The Pentagon’s Armaments Supply is Under Strain Due to the United States’ Assistance to Ukraine

The Pentagon’s Armaments Supply is Under Strain: The fierce fighting over Ukraine has prompted the Pentagon to reevaluate its military supplies. Would there be enough weapons for the United States to fight if another big conflict broke out today? The Pentagon must answer this issue as they prepare for a possible clash with China and also prepare to equip Ukraine for a war with Russia that may drag on for years.

The Armaments Supply at the Pentagon Is Coming Under Pressure

The Ukraine conflict has the Pentagon evaluating its weaponry. Would the US have enough weapons for another big war? It’s a conundrum facing Pentagon planners as they look forward to a future battle with China and supply Ukraine for a fight with Russia that might last years. Russia fires 20,000 rounds a day, including cruise missiles and automatic rifle shots. Ukraine is shooting 7,000 rounds a day, including 155 mm howitzer rounds, Stinger anti-aircraft missiles, and NASAMS air defense weapons.

Much of Ukraine’s weaponry comes from U.S.-funded weapons sent weekly to the front lines. The Biden administration stated Wednesday that Ukraine will get 20 million extra small weapons rounds. Pentagon comptroller Michael McCord said last month, “We’ve never had only a few days of a key munition.” We now support a partner who does. Some U.S. defense production lines, like the Stinger, have been shut down.

This puts a strain on U.S. reserves and has policymakers wondering if stockpiles are big enough. If China attacked Taiwan, would the U.S. be ready to respond? “What if Indo-Pacom exploded?” What if that happened next week, not in five or 10 years? Top Pentagon weapons buyer Bill LaPlante referred to Indo-Pacific Command. He spoke at a Virginia defense conference this month. “What do we have? Effectiveness? We’re asking those questions now, he said.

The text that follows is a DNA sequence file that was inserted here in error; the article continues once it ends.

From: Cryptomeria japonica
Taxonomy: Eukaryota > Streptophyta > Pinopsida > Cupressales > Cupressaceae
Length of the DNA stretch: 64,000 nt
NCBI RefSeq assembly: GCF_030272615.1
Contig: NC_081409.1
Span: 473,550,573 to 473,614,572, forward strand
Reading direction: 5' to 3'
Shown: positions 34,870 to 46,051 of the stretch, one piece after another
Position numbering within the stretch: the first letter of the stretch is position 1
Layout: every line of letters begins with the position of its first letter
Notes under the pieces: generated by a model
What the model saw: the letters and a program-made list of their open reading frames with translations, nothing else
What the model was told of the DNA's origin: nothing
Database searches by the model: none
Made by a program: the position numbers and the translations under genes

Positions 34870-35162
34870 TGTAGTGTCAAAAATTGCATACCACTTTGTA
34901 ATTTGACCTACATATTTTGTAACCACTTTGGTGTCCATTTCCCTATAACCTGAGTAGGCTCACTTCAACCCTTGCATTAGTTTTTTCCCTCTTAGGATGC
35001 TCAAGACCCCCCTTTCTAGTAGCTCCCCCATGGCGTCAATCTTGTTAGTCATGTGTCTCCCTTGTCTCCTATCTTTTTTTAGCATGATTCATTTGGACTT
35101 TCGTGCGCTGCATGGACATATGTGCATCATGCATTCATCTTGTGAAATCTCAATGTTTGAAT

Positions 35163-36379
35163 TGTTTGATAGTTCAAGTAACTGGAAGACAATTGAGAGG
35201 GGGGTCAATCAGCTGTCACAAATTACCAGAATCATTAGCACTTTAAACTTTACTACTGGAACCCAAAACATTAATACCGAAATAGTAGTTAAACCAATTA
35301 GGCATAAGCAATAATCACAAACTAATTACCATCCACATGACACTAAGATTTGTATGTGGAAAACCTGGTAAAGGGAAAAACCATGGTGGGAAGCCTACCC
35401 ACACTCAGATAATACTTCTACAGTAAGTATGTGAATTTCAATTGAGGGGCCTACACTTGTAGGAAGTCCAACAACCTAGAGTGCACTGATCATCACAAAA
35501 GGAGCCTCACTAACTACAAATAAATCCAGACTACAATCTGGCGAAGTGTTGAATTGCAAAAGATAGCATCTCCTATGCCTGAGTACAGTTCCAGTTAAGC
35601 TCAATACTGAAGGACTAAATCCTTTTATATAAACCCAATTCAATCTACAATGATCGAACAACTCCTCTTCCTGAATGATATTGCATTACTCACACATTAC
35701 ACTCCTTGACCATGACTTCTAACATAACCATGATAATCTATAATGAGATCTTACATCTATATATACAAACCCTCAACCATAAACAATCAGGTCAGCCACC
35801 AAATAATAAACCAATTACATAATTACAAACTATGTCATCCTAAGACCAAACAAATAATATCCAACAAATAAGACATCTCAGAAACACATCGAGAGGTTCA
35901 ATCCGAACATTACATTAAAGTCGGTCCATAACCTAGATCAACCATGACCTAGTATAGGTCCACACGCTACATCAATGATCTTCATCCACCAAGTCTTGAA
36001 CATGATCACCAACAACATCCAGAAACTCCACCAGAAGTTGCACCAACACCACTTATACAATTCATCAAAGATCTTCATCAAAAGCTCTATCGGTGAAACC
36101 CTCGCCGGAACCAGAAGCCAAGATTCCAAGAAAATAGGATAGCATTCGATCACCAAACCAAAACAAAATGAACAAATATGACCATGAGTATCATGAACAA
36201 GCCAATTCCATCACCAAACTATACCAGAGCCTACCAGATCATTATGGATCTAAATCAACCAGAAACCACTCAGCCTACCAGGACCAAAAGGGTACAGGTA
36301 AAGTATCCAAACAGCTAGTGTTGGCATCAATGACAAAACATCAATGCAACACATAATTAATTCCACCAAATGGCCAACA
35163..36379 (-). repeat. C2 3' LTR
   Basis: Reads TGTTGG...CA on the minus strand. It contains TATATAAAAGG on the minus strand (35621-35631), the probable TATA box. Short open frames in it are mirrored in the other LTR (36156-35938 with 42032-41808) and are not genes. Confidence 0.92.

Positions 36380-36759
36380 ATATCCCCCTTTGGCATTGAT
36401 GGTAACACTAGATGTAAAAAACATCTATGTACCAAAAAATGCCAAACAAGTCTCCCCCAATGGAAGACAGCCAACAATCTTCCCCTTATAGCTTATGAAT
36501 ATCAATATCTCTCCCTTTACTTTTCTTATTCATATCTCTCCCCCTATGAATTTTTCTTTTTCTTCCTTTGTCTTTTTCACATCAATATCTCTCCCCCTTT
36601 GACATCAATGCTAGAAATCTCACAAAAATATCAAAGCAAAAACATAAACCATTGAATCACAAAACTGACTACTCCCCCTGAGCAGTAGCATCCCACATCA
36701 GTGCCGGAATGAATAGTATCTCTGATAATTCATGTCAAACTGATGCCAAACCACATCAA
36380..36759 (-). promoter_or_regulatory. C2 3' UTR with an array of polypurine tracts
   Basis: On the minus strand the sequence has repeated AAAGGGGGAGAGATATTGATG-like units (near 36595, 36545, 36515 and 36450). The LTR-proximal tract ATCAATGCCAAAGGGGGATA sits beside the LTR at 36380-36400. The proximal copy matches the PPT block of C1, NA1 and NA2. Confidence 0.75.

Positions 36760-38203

The Army utilizes many of the same munitions that have proven most vital in Ukraine, including HIMARS, Stinger missiles, and 155 mm howitzer rounds, and is examining its stockpile requirements, Army assistant secretary for procurement Doug Bush told reporters Monday. “They’re looking at what Ukraine is using, what we can create, and how fast we can ramp up, all of which affect how big your pre-war stockpile should be,” said Bush. “The slower you start, the greater the pile has to be.”

U.S. military aid packages either take from stockpiles or support industry contracts to boost output. At least $19 billion in military aid has been pledged, including 924,000 155mm artillery rounds, 8,500 Javelin anti-tank systems, 1,600 Stinger anti-aircraft systems, and hundreds of vehicles and drones. It’s also supplied sophisticated air defense systems and 38 HIMARS, although the Pentagon doesn’t say how many rounds are included. Capitol Hill is questioning the arms influx. This month, Obama urged Congress to authorize $37 billion more in military and humanitarian aid to Ukraine before Republicans take over the House in January. Kevin McCarthy, a candidate for speaker, said Republicans won’t provide a “blank check” for Ukraine.

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The Pentagon's Armaments Supply is Under Strain
Stockpiles can’t be readily refilled, even with new money. Several of Ukraine’s most important services shut down years ago. The Army has other expenditure priorities than keeping production lines operating. The Pentagon awarded Raytheon a $624 million order for 1,300 additional Stinger missiles in May, but the firm indicated manufacturing won’t rise until next year owing to component shortages. LaPlante stated the Stinger line closed in 2008. “What? Everyone helped. Congratulations! We did it,” he added, alluding to Congress and the Pentagon’s decision to stop funding the Army’s anti-aircraft munition.

Mark Cancian of the Center for Strategic and International Studies believes that the 1,600 Stinger systems the U.S. has given Ukraine comprise one-quarter of its overall arsenal. LaPlante said the HIMARS system, which Ukraine employed in its counteroffensive, has similar issues. “We stopped producing the item that’s rescuing Ukraine and that everyone wants,” he added.

LaPlante says the Army halted HIMARS production between 2014 and 2018. Bush said the Army wants to build eight a month, or 96 a year. HIMARS’ success in Ukraine has piqued global interest. Poland, Lithuania, and Taiwan have ordered as the U.S. rushes more to Ukraine. If the war carries on and additional HIMARS ammo is allocated for Ukraine, U.S. forces’ live-fire training might be limited. The Pentagon announced a $14.4 million deal to expedite HIMARS manufacturing.

“This fight has exposed that U.S. and allied munitions output is likely insufficient for significant land wars,” said Ryan Brobst of the Foundation for the Defense of Democracies. The U.S. recently stated it will give Ukraine with four Avenger air defense systems, portable launchers that can be placed on tracked or wheeled vehicles, to provide a shorter-range alternative against Russia’s Iranian drones. Avenger uses Stinger missiles. Sabrina Singh, deputy Pentagon press secretary, said stockpiling concerns were considered.

Singh stated during a Pentagon briefing, “We wouldn’t have delivered these Stinger missiles if we couldn’t.”

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